England football fans dressing up as Christian knights from the Crusades doesn't endear Muslims to the cause
As England play their first games of Euro 2012, I'd like to be an England fan. But even though I'm English, it's hard.
a start, as a British Muslim, I am unsettled by the sight of England
supporters dressed as Christian knights and jovially waving Crusader
shields at the European championships in Poland and Ukraine. Footage of
last night's cagey opener with France was interspersed with close-ups of
young men dressed in the armour of Knights Templar hordes. There's an
irony in the fact that images of Polish supporters chanting antisemitic
slogans and giving Nazi salutes have been met with such deserved
outrage, but to brandish a sword and recall the brutal and bloody
invasion of Muslim lands is portrayed as harmless banter.There is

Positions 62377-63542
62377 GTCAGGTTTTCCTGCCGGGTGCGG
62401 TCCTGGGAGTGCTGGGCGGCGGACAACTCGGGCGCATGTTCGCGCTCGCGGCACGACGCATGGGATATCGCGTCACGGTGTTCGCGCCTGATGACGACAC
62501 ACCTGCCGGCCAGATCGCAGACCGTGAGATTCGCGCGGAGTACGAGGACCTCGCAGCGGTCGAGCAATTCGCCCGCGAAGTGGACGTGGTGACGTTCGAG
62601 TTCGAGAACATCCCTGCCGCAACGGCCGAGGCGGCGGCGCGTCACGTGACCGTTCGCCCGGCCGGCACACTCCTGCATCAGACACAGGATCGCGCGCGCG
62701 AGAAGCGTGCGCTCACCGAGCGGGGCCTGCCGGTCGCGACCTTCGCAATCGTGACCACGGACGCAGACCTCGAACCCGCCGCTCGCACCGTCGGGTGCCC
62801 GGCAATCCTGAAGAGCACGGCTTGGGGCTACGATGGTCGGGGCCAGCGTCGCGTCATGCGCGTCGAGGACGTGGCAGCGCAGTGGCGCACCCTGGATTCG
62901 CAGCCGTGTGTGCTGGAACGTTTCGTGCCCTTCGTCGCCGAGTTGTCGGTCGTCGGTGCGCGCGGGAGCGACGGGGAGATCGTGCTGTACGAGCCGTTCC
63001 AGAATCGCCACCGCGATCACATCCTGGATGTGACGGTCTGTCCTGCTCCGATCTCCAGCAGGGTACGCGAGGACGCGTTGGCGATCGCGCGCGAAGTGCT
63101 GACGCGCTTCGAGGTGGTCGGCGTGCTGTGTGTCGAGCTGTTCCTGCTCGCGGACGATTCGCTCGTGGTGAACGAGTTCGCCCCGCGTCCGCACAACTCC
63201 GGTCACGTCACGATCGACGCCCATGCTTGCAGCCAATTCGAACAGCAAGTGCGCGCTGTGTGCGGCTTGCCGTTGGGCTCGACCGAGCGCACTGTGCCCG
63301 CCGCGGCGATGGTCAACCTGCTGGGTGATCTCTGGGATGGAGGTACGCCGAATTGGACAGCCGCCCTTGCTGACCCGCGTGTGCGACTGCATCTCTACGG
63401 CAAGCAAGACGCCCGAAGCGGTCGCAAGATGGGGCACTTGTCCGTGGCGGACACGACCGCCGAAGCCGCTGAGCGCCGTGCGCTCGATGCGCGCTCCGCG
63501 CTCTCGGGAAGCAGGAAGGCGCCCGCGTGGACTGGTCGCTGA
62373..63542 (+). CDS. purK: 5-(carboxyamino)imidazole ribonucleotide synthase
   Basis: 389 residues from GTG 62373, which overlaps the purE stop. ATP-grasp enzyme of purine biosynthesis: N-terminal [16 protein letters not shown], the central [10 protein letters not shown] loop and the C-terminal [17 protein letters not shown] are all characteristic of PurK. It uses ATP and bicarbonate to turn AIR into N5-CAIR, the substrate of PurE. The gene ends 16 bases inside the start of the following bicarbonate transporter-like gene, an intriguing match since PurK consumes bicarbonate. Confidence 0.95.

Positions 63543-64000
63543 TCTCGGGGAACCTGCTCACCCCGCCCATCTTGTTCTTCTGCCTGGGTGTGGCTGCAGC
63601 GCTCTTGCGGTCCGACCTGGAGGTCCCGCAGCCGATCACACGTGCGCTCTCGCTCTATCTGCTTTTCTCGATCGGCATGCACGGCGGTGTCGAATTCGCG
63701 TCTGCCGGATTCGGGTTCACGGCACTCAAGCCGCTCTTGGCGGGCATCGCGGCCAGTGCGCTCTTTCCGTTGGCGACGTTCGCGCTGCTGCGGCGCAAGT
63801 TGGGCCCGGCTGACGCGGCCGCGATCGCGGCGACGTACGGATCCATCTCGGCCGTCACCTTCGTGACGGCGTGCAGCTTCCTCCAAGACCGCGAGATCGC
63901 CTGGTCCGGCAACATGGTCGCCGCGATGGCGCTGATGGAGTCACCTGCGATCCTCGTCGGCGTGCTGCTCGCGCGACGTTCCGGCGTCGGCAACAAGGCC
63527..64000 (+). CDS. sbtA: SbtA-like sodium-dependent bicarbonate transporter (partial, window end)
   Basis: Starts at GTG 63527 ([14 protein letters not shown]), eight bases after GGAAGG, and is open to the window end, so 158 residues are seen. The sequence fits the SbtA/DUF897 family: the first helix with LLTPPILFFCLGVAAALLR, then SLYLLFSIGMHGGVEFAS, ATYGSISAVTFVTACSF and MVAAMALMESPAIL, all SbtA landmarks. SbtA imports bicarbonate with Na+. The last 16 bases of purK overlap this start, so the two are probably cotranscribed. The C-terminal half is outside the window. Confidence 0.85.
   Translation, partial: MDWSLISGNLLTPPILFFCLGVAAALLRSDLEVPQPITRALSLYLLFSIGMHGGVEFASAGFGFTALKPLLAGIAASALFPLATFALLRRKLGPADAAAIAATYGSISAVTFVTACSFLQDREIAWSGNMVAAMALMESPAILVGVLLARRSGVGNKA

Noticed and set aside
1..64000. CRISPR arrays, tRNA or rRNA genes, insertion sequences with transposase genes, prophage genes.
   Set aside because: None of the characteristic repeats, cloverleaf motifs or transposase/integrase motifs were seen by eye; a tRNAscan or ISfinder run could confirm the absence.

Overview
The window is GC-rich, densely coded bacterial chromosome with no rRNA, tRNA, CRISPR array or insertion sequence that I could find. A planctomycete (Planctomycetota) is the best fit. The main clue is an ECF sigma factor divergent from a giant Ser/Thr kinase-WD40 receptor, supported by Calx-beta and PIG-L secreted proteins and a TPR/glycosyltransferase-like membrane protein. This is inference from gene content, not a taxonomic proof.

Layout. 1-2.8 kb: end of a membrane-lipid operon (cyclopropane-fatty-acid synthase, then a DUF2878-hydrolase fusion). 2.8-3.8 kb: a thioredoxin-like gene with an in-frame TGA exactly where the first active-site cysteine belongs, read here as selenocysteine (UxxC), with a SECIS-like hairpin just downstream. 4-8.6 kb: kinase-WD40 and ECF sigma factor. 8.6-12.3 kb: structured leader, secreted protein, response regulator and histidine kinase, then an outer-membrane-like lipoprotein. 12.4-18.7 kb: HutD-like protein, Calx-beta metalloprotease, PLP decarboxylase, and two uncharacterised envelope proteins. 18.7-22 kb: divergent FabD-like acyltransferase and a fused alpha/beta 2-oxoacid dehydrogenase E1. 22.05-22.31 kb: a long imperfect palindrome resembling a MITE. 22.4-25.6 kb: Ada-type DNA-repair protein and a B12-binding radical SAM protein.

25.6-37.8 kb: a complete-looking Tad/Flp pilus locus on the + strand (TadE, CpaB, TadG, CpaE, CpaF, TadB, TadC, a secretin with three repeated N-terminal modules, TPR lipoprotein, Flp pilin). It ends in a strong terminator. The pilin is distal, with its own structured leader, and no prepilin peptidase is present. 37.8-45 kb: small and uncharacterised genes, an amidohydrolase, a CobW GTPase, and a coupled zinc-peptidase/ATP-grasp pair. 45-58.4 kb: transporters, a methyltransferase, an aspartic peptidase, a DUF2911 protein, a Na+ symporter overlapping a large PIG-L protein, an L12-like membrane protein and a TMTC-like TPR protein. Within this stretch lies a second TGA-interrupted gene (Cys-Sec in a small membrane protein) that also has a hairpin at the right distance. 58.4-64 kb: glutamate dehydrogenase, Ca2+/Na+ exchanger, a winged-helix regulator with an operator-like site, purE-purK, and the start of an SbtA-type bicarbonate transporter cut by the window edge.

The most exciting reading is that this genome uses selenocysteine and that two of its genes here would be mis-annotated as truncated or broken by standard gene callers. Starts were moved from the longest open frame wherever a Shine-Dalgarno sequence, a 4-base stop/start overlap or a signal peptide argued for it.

an obvious difference of course. I don't for a second believe that
those dressed as Christian knights do so to offend Muslims – I hope not,
anyway – whereas there is obvious menace in the sickening behaviour by
neo-Nazis. But this doesn't make it any less disturbing an image for the
Muslims in this country and around the world.The Crusades are
romanticised in the west as heroic battles to win back the holy lands in
the name of Christianity. But for Muslims they are remembered as two
centuries of brutal and unprovoked attacks on Arab lands. To celebrate
this in fancy dress recalls a bloody and divisive chapter in
Muslim-Christian relations. That may not be the intention of those
donning the fake chainmail and helmets but there's no denying it's a
uniform of war that certainly doesn't instil a feeling of inclusiveness
in me.I wonder how England supporters would react to scenes at
the 2022 World Cup in Qatar, were masses of Arab fans to dress up in
Saladin turbans and brandish Saracen swords emblazoned with Qu'ranic
verse. I'm not sure it would be seen as friendly high jinx.As a
British Asian, moreover, I find it very difficult to get behind Team